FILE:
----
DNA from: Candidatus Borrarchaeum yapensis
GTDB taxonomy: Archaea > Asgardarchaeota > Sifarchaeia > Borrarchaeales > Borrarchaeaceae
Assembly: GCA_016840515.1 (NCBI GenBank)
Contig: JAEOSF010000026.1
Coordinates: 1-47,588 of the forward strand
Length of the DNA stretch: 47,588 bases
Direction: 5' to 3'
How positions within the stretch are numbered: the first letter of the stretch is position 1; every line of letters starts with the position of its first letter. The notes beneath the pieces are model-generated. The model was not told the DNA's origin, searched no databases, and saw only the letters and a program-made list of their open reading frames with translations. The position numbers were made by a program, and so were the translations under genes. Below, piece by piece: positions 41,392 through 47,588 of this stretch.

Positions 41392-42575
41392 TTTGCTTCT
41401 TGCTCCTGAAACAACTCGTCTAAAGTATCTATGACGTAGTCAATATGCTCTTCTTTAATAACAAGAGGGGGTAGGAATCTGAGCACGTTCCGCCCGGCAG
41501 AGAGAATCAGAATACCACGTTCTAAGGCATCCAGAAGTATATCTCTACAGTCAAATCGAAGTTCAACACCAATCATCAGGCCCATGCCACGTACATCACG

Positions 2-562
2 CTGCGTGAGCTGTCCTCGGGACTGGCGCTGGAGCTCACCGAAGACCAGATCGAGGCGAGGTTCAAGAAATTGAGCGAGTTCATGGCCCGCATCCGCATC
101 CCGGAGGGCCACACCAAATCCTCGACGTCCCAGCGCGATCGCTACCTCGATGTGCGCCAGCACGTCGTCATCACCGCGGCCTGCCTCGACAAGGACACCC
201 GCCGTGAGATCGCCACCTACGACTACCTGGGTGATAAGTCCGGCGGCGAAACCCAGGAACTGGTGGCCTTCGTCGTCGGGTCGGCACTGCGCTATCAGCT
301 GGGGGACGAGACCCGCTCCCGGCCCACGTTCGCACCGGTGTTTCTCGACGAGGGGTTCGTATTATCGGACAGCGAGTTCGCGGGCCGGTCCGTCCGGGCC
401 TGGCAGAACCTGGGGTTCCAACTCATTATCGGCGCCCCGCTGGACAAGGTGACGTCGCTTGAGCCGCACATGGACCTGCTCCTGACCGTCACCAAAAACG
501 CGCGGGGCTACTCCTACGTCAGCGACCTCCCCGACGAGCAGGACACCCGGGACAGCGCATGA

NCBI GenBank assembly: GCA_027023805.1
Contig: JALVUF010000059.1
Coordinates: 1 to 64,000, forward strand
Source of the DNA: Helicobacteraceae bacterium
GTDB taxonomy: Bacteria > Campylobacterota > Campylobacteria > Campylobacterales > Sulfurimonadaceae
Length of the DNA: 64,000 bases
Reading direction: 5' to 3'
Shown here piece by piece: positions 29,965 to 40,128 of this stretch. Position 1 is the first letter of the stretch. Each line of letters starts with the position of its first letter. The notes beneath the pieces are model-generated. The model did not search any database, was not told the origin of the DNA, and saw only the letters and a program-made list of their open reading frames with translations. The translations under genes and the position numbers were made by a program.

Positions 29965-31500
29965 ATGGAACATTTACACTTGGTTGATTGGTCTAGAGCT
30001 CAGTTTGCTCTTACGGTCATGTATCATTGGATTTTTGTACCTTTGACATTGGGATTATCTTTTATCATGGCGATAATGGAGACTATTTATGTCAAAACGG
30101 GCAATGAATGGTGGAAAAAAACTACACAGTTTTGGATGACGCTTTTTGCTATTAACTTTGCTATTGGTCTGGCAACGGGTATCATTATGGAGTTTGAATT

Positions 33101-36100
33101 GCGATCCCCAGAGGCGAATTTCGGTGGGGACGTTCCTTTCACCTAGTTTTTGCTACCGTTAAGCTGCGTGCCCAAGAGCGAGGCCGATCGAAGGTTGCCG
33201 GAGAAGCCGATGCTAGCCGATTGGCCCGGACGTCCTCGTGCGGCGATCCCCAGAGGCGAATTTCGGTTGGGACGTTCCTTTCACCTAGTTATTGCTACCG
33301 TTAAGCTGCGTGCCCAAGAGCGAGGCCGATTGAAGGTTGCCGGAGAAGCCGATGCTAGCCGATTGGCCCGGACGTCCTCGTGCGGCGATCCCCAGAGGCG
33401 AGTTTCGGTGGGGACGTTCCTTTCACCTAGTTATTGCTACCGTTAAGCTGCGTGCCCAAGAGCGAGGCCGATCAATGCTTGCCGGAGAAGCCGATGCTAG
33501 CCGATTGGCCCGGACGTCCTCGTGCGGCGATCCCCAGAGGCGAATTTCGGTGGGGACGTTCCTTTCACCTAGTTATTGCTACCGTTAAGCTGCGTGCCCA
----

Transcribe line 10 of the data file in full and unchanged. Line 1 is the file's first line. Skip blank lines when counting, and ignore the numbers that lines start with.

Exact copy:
41392 TTTGCTTCT